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Babson-Alling House (c.1740)

The Babson-Alling House (c.1740) was acquired by the Cape Ann Museum in 2019, having been in private ownership since its construction. While just 50 years separate it from the nearby White-Ellery House, the Babson-Alling House exhibits a sense of refinement within its rooms that is absent in the earlier structure. Writing in the Pencil Points architectural monograph series in October 1934, Stuart Bartlett heralded the Babson-Alling House for having “one of the most beautiful all-paneled rooms in the State (and one of the two still remaining upon Cape Ann!) with a most interesting staircase.” With its distinctive gambrel-roof and yellow clapboard-clad exterior, the Babson-Alling House has long been a landmark for those entering Gloucester and Cape Ann.

The House was first owned by the Allen family and during the early 1800s came into ownership of the Babsons. Early members of the Babson family were engaged in mercantile pursuits. However, by the mid-19th century they were making their living as farmers, maintaining gardens in front of their home and grazing and haying fields behind it. By the end of the Civil War, several members of the family left Cape Ann, headed for California and the promise of new opportunities. Among them were Maria Babson and her sister Emma (Babson) Friend who had grown up in the Babson-Alling House. When they left Gloucester around 1864 they took with them oil paintings done by Fitz Henry Lane capturing their family homestead on canvas.

The Babson-Alling House sits on its original foundation facing to the south; the gardens which once graced the front yard were ploughed under when Route 128 was constructed.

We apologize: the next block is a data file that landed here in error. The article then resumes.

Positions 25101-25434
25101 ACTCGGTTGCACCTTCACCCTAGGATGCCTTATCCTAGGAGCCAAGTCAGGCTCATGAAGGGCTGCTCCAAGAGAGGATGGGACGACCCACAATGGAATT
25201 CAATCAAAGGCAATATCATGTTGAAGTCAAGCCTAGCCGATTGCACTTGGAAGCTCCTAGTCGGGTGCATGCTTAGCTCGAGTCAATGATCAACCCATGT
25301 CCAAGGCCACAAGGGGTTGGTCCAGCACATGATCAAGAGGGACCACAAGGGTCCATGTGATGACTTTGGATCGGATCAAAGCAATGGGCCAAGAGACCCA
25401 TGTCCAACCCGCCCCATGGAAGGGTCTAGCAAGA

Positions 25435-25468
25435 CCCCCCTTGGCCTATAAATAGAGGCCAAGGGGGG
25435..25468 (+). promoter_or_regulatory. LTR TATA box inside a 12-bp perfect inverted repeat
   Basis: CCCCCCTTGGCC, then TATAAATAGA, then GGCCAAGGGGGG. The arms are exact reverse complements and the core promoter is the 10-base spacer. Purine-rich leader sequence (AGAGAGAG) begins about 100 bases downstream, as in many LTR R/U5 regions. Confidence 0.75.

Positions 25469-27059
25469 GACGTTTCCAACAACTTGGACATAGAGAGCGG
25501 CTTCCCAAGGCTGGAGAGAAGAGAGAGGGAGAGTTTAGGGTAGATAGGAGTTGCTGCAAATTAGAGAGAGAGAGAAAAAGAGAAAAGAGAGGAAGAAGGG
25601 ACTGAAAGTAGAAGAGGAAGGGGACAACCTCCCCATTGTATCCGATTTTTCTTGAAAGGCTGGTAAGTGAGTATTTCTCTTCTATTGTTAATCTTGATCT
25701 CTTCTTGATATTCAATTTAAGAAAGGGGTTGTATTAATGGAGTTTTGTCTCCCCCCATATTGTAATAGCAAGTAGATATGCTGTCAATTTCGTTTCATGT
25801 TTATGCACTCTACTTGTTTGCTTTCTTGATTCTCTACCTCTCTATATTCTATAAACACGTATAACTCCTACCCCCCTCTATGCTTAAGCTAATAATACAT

An Early New England Barn (c.1740)

Historic Barn at Cape Ann Museum Green

Located between the White-Ellery and the Babson-Alling House is a three-bay barn, also owned by the Cape Ann Museum. Like the Babson-Alling House, the structure sits on its original foundation. Its frame is made of wood that was readily available in the area during Colonial times: hemlock, oak and eastern white pine. The frame was joined using techniques brought over from England by early settlers. 

Over the decades the barn has served many purposes including the storage of firewood and hay. Ownership of the structure ran with the Babson-Alling property from c. 1740 through the mid-20th century. Given the amount of development and change that has taken place in the neighborhood surrounding it, the barn is a remarkable survivor.

Stabilization of the barn was undertaken in 2018 with the support of the City of Gloucester’s Community Preservation Act grant program.

For a look back at the Babson House and family, as it was recalled by Elizabeth Alling, Joseph Garland, and Carrie Benham, listen to this Oral History recorded on March 24, 1976. 

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